Decolonising the Book at the Time of the Writer Festival

31 Mar 2016
Decolonising the Book at the Time of the Writer Festival

Last year PEN SA member Thando Mgqolozana called for a decolonisation of South Africa’s literary scene (read Books LIVE’s article on it here). PEN SA Executive Vice-President Mandla Langa responded to Thando’s call in an article, writing that a better model for the industry is needed here.

This year Mgqolozana co-curated the Time of the Writer Festival held in March in Durban, which was themed “Decolonising the Book”. The festival venues were moved from the usual Elizabeth Sneddon Theatre at the University of KwaZulu-Natal to different location across Durban, including Umlazi, KwaMashu, Inanda, Clermont and Cato Manor. “In addition, the eThekwini Municipality Libraries Department has purchased two copies of each book by every writer featured at the festival this year, and they are being prominently displayed in 92 municipal libraries around eThekwini,” Books LIVE reports.

Time of the Writer Project Manager Tiny Mungwe spoke to Daily Vox, the media partner of the festival, about what decolonising meant from an organisational perspective: “This is the first time we are doing this and it is a result of us interrogating what decolonisation means and demands from a festival in South Africa right now. For us, it means widening the radius of the city, recognising the townships that form the larger part of the city as communities where audiences live and questioning the definitions of what we define as in- and out-of-reach.”

Mgqolozana also spoke to the Mail & Guardian about the project: “There has never been a deliberate decolonial project. These things of freedom and democracy are not decolonial in nature. So, we inherited a colonial literary system and did nothing about it for the past 20 years. I decided I was going to stop asking whiteness to take me more seriously to accommodate me better in their system because that’s not what we need. We need two things. One being to crush the colonial system completely, because there is no improving colonialism and then imagine new things that are not framed by notions of colonialism.”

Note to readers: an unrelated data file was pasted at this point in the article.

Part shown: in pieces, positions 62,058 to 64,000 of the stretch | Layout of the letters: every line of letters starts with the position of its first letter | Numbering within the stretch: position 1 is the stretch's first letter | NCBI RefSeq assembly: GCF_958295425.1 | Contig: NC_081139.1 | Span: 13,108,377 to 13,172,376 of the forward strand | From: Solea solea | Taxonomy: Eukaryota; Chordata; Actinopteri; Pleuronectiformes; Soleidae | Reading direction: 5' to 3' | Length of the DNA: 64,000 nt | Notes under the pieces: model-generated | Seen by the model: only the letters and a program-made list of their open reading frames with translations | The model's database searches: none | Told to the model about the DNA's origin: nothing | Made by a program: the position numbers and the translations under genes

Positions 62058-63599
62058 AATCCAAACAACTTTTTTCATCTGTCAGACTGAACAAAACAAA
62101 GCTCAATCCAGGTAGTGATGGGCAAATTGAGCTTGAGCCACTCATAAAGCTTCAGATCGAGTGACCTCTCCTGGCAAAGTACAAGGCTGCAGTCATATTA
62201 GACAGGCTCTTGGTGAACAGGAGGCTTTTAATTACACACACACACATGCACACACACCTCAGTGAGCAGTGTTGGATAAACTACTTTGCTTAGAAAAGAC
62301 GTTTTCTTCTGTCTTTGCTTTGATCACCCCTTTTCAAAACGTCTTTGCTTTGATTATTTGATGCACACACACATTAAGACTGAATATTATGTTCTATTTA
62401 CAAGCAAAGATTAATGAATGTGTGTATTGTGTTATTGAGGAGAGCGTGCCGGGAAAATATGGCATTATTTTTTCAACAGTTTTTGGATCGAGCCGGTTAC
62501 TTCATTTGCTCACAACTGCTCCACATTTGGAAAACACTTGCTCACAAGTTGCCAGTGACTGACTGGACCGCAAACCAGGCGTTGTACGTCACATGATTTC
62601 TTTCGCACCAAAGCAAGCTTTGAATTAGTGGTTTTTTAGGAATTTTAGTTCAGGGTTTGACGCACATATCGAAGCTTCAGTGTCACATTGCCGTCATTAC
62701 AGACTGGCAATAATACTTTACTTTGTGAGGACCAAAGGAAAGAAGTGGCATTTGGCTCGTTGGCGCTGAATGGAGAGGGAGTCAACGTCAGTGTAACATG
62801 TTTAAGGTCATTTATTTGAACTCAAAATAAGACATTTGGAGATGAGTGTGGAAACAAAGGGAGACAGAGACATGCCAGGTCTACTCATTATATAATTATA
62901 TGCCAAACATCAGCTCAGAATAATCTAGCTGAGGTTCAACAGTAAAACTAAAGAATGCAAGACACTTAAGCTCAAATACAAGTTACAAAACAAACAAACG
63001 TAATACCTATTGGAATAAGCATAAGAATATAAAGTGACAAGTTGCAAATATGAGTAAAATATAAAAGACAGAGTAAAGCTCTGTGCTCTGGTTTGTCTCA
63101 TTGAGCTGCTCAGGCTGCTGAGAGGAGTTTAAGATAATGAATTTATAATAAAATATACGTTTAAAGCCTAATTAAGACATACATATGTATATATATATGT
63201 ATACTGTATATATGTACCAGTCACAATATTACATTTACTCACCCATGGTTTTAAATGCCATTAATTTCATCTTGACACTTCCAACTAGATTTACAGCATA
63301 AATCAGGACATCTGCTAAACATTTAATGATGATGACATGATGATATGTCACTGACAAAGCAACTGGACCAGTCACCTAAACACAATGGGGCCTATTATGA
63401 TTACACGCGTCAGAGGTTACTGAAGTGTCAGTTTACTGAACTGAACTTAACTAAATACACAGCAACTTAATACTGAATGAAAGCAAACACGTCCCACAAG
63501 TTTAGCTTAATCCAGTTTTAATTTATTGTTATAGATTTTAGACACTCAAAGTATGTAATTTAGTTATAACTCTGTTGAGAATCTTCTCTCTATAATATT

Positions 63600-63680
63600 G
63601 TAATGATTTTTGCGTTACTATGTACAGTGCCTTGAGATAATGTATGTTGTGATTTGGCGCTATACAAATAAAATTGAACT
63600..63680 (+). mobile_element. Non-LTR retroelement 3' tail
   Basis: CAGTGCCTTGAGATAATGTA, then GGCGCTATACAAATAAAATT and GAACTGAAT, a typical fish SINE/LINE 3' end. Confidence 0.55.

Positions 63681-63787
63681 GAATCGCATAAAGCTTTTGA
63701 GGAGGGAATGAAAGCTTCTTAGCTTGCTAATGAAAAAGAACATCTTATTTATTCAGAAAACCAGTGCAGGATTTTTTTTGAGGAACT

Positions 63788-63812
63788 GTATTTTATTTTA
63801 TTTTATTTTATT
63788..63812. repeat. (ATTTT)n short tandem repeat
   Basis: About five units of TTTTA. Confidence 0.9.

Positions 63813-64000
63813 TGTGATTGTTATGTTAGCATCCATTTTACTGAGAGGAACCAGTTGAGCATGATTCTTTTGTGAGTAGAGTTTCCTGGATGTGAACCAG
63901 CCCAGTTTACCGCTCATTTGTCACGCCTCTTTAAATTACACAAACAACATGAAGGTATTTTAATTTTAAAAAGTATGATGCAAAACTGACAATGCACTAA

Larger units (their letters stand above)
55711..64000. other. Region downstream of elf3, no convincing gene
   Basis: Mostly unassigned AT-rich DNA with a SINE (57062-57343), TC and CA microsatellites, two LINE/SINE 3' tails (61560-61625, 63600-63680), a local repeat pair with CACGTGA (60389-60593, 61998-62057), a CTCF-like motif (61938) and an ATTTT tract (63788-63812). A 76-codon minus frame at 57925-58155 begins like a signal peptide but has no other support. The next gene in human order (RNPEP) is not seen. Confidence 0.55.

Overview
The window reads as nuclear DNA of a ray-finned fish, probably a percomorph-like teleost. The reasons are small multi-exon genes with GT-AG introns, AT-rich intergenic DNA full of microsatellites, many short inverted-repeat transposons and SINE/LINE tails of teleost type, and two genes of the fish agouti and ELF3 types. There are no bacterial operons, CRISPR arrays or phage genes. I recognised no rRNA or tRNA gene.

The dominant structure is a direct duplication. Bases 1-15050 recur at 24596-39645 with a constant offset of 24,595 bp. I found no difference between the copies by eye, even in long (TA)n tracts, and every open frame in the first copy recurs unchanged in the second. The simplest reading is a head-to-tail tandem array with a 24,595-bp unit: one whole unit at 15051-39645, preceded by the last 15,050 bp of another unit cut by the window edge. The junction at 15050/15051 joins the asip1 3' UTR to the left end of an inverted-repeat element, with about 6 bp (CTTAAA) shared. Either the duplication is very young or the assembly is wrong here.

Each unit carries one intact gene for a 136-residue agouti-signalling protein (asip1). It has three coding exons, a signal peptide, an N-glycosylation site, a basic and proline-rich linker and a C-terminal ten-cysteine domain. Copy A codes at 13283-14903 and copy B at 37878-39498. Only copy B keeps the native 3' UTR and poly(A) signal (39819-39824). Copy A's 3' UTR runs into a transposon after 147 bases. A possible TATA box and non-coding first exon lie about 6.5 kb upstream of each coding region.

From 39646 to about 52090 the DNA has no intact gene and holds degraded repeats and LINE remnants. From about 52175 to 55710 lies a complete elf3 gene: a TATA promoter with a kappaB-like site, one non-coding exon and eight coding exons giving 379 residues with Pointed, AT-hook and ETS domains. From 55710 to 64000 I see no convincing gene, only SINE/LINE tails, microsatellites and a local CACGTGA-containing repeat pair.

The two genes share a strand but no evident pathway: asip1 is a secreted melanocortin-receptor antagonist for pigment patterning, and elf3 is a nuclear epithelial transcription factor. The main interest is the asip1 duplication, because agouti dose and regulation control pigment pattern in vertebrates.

“Many people struggle to understand the concept of decolonisation, and you can expect this to be the case when for decades our language has been that of reconciliation. Frantz Fanon found a useful definition in the Gospel According to Mathew, The Parable of the Vineyard Workers, in which it is said: The first shall be last, and the last first … Personally, I would rather be reading, writing, or thinking about it; but I find myself having become what Chinua Achebe might have called a reluctant politician of literature. It is a dangerous thing, but it is a choice that I have made, and I intend to work until the LAST ONES come first.”

– Thando Mgqolozana’s keynote address at the Time of the Writer Festival

Daily Vox spoke to several authors about their thoughts on what decolonising the book means to them. TO Molefe commented that “Decolonisation, in my mind, is not a demand to return to pre-colonial times. Rather, decolonisation a process to do two things: repair the damage European colonialism caused the world over, and establish more egalitarian relations between people.”

“It is a grand vision still in its infancy – but that has made promising steps. At the very least it has also allowed for a level of chaos and contradiction to challenge the idea of a literary festival and notions of the book itself, in an age of multiple digital platforms,” writes Niren Tolsi for Times LIVE.

(Image courtesy of Time of the Writer)